As cemetery books go, this one is fairly comprehensive, if a little dry. It offers color images of the landscape and grave markers (although it could certainly have more). It has images from historical ephemera. It has page after page of black and white photographs of the cemetery in its prime.
It's scattered with the kind of historical tidbits I like, like the first burials in each division of the necropolis. The book has whole section on the artistic and architectural styles on display in Rookwood. There are also chapters on the Rookwood Cemetery railroad line, the family of stonemasons who worked in the cemetery for four generations, and the landscape design, with a focus on the original plants that survive.
The Sleeping City could use much more information on the characters buried in Rookwood. There's barely a mention of Ruby Elizabeth Sterio Adams, who died in 1982, and whose gravestone honors her as Queen of the Gypsies. The chapter profiling people buried here isn't even 30 pages long. The listings skew Anglo and male.
Since this year is the sesquicentennial of Rookwood Necropolis, I hope a new guide is on its way....more
A beautifully illustrated, full-color hard cover guide to cemeteries around the world that are worthy of your bucket list. I'm the author, so of coursA beautifully illustrated, full-color hard cover guide to cemeteries around the world that are worthy of your bucket list. I'm the author, so of course I'm biased, but I can't wait for the world to see it!...more
The key to this book is the byline on the cover: Retold by Tom Ogden. Rather than presenting his research as straight nonfiction or inserting himselfThe key to this book is the byline on the cover: Retold by Tom Ogden. Rather than presenting his research as straight nonfiction or inserting himself into the narratives and writing a kind of creative nonfiction memoir, Ogden invents a new character to tell each tale. In consequence, the chapters read much more like fiction, making this a collection of ghost stories rather than a research text.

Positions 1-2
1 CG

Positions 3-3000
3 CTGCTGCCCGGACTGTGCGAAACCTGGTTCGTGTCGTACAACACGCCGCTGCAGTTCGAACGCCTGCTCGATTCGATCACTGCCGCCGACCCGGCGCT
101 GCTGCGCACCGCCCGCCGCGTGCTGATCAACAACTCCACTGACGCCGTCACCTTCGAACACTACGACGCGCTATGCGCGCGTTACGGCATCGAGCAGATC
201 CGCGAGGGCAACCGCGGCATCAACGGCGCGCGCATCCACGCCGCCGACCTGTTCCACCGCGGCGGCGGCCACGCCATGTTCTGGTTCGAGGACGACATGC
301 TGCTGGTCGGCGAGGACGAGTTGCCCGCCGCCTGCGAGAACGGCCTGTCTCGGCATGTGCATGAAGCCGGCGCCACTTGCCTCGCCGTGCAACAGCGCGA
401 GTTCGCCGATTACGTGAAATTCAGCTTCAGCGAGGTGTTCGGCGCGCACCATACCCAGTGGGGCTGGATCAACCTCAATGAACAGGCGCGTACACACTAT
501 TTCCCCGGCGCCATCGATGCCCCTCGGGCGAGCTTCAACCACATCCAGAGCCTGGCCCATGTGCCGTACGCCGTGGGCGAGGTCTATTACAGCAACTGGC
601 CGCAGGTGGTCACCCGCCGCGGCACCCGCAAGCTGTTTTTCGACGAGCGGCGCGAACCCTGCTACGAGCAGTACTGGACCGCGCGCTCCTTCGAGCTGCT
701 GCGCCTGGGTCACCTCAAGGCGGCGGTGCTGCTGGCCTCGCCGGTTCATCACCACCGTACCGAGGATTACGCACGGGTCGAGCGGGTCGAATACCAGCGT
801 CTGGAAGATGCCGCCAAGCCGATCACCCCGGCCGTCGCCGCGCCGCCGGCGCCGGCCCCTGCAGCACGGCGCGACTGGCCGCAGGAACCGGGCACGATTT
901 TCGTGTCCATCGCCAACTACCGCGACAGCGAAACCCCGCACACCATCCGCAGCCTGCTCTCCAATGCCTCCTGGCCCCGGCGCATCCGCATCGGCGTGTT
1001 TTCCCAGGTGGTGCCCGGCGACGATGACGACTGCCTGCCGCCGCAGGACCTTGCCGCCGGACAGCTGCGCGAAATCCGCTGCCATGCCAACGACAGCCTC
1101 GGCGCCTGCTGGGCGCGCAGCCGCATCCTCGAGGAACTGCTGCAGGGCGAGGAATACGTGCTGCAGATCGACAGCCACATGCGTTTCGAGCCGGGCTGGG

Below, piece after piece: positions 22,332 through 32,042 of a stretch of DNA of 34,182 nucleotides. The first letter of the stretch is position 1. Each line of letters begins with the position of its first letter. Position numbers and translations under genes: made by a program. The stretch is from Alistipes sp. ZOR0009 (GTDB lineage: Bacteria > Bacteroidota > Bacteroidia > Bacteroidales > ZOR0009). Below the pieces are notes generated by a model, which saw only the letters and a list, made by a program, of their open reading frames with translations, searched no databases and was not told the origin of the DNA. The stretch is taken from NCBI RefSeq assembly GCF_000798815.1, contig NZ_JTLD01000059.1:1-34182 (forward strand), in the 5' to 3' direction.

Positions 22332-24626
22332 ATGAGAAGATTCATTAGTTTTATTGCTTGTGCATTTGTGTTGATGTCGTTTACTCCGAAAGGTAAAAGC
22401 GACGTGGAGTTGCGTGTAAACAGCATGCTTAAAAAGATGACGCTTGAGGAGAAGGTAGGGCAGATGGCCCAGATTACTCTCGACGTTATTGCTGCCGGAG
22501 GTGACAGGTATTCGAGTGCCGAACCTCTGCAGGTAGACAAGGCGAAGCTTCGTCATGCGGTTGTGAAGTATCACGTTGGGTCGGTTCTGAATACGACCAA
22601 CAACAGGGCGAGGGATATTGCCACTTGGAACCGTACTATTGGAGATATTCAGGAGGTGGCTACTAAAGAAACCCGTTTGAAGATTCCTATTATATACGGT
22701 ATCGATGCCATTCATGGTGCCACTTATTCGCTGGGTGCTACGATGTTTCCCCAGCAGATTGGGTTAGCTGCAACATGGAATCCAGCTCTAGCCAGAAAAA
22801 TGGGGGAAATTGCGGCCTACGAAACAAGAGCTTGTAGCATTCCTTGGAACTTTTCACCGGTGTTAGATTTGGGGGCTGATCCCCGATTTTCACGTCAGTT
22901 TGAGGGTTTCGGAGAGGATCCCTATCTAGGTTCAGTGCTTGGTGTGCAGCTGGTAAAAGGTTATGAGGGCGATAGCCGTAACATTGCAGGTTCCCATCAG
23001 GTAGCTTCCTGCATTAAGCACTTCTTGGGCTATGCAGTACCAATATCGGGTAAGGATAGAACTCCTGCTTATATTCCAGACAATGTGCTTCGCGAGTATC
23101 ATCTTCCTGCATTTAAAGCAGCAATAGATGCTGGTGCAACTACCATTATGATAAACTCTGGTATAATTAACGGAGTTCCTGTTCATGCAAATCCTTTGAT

The first five chapters explore the area in and around Chicago, hitting the expected stops: Resurrection Cemetery, Bachelor's Grove, Graceland. The next 13 chapters breeze through the rest of the US. Four chapters concentrate on Southern California, before moving up to Stull (the Gateway to Hell), spending two chapters in New Orleans, visiting Poe's grave, hitting two Civil War battlefields, stopping off in Salem, and ending up in Maine.
Some of the subject choices are tenuous: The ghosts of St. Augustine are ignored for the story of Carl Tanzler, who lived with the corpse of one of his patients. The story is an anomaly, since it is written as a straight nonfiction article.
The rest of the world is covered in the final seven chapters, which waver between nonfiction articles and fictionalized stories. The subject matter is mostly what you'd expect: the Highgate Vampire, King Tut's curse, the Paris catacombs. I liked the chapters that ranged farther afield: the "Capering Coffins of Christ Church" in Barbados, Tiskhvin Cemetery in St. Petersburg (where the Russian composers are buried), Gallipoli, and Devil's Island.
Overall, I enjoyed the book, despite the weird fictionalized way Ogden chose to convey its information....more